I was texting with my mom today and she was asking me how I was doing being away from home for so long. I kind of laughed it off and blamed her for turning me into someone who gets antsy when I’m any one place too long. We moved a lot growing up. I’m fairly sure that’s turned me into someone who craves a change of scenery every so often. I haven’t lived consistently 12 months-in-a-row in one place in over 10 years. Last summer we spent a month of the summer in Florida, then two weeks away from home in Canada. The summer before that we spent a month in Paris. The summer before that I spent a bunch of time all over. You get the idea. Even at work, about every three months I’m itching for even a slight change.

I’ve learned to love habit and routine. It’s a little bit of normal in a whole lot of change. Change I like, change I choose, but change nonetheless. These daily habits help me adjust. They’re predictable. This summer few things are predictable except that I load the dishwasher and run it after lunch and before bedtime. The TV is off all day long until 7 or 8PM and then my in-laws turn it on and watch it until they go to bed. I have a coffee at 1PM. These are some predictable things.

It’s possible I’m a weird genre of people who like change. At times the comfort derived from habits borders on OCD. Eg: Willy will try and get me to walk a different way to work and I get weird. It makes me crazy (thanks to The Power of Habit I understand why!). I walk  one way to the metro in the morning and a different way back from work. That’s just how I do it.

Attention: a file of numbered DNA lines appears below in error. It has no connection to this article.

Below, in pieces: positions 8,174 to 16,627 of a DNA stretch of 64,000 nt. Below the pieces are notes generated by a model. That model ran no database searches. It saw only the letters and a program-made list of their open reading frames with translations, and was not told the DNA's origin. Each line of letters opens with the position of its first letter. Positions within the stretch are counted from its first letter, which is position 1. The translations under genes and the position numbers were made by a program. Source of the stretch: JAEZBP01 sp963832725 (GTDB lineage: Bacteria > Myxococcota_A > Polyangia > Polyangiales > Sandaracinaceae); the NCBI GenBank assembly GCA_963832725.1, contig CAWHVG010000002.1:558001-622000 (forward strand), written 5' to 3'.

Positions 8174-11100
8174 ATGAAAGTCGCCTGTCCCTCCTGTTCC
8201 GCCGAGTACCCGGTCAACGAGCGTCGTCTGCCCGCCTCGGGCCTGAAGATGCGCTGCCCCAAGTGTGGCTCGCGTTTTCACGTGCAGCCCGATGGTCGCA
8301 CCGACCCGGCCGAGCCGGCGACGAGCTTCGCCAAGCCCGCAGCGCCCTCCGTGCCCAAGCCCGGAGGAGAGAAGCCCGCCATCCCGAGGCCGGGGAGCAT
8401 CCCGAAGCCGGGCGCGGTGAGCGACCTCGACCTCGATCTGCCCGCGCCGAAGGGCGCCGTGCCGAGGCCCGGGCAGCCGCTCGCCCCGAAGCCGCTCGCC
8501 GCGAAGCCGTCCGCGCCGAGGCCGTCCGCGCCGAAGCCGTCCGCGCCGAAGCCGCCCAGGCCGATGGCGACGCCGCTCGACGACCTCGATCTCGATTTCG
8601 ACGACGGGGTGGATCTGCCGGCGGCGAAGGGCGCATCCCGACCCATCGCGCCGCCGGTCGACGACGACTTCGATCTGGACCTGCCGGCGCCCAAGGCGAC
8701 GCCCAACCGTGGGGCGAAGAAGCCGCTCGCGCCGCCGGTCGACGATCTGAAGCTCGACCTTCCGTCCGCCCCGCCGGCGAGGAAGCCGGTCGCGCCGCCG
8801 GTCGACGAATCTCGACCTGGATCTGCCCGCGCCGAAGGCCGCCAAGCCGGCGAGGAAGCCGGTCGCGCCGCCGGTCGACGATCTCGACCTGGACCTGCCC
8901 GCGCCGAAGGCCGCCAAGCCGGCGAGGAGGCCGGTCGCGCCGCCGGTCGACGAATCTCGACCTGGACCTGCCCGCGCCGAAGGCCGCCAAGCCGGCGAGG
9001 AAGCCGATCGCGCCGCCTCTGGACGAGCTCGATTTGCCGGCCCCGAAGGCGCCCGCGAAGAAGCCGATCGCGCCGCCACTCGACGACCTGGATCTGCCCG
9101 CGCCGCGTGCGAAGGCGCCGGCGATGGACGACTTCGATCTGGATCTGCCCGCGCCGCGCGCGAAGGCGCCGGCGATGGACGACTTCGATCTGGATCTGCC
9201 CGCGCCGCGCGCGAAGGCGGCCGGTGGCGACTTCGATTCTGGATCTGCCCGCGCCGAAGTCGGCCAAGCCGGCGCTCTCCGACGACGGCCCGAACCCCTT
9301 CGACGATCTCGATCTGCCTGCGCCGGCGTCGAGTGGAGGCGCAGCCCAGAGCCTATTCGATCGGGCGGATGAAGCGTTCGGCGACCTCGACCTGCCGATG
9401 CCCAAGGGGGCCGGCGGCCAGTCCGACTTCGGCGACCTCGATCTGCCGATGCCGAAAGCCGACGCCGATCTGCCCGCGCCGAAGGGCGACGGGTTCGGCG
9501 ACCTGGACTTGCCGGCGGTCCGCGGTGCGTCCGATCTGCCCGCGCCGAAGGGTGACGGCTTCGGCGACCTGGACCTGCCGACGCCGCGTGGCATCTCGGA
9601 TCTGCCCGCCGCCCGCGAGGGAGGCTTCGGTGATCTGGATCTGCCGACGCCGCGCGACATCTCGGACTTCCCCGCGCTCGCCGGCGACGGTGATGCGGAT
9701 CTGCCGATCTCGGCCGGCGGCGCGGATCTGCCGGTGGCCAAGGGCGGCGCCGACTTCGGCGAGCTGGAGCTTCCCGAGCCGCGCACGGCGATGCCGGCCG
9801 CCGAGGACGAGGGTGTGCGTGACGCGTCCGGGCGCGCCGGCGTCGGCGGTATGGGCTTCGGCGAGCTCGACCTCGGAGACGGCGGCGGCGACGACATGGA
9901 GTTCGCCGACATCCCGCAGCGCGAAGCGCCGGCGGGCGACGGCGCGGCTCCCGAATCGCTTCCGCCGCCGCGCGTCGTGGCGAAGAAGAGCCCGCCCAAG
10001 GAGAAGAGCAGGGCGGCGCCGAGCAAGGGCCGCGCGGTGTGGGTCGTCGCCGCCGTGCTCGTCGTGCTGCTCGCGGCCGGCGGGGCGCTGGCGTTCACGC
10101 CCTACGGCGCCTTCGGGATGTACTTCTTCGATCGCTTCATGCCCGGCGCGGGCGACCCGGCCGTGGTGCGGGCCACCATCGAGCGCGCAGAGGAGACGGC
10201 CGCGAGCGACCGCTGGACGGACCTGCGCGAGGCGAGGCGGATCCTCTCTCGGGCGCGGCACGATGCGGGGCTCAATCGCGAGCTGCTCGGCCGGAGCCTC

Keep at it

Despite the fact that I find comfort in these routines, when there’s so much change it can take a lot of work to rebuild routines or start new ones. For the first few weeks here I had a morning routine that I was enjoying. I have no idea what derailed it but I haven’t done it in easily a month. Now I’m trying to go back and restart it. It will take some effort at first. The momentum will come as I enjoy the routine. I will feel less and less like I’m working at it.

But it’s almost a fact in my life that some sort of change will come up in my life, there will be another blip on the radar and I’ll have to fight for consistency. It’s predictable. It’s almost a routine in itself. Fail. Start up again. Succeed. See things start to nosedive. Correct. Succeed. Fail again if I’m not giving it the attention it requires, or if I’m stressed or something.

It’s a pattern I’ve noticed and I’m working on.

Are you someone who likes a lot of change? Are you able to form good habits despite your enjoyment of change?